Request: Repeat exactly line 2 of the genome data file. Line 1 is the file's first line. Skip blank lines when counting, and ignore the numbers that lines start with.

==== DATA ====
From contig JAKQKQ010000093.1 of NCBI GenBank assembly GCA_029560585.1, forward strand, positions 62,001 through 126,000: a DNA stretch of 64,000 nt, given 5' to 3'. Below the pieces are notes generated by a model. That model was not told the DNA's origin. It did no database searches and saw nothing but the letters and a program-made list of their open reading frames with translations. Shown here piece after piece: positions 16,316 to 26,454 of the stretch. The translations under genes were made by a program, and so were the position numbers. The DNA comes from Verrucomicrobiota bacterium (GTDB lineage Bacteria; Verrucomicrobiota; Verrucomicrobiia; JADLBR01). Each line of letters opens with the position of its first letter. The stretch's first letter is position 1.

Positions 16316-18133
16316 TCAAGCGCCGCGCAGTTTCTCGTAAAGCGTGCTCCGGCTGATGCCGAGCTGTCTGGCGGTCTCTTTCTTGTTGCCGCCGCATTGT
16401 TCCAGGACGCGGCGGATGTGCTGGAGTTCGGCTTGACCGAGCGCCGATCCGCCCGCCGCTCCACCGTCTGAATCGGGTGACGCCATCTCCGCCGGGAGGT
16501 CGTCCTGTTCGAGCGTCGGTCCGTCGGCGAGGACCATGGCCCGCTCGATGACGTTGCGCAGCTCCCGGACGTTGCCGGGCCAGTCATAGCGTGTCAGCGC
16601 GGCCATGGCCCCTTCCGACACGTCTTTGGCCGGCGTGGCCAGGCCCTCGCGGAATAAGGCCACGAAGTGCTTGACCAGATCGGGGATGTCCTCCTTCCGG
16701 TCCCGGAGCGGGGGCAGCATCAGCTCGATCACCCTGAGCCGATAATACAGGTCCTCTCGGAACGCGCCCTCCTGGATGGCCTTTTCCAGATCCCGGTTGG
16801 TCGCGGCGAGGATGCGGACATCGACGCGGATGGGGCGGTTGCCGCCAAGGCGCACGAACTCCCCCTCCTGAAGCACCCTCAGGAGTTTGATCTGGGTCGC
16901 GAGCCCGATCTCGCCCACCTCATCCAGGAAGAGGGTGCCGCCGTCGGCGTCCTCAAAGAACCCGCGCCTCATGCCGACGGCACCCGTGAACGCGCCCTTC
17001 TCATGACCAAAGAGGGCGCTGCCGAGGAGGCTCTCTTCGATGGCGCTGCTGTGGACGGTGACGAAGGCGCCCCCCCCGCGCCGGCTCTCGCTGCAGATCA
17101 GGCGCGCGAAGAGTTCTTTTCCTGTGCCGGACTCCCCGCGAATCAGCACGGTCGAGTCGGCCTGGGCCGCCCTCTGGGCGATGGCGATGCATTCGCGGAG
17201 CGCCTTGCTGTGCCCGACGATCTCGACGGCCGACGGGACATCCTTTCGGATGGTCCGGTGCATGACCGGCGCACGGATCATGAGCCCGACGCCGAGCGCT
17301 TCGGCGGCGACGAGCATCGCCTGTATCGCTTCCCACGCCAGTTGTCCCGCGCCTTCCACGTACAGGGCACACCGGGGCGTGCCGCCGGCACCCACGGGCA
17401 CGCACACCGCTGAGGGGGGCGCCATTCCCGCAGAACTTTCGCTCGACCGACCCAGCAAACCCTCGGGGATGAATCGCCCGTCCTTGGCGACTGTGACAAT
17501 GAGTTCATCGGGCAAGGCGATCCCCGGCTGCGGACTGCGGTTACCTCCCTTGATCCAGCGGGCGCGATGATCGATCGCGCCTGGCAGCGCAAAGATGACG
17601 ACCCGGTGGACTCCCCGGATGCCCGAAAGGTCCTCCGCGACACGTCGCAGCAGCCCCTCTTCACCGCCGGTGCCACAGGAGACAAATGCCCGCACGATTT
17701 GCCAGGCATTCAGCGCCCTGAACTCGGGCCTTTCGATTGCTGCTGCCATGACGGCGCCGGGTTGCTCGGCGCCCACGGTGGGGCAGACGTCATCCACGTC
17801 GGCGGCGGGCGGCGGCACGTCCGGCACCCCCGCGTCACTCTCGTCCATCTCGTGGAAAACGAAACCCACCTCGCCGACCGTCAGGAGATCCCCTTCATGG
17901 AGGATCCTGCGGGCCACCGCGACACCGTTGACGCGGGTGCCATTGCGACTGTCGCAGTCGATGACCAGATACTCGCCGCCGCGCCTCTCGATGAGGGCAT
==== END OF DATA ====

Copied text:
Positions 16316-18133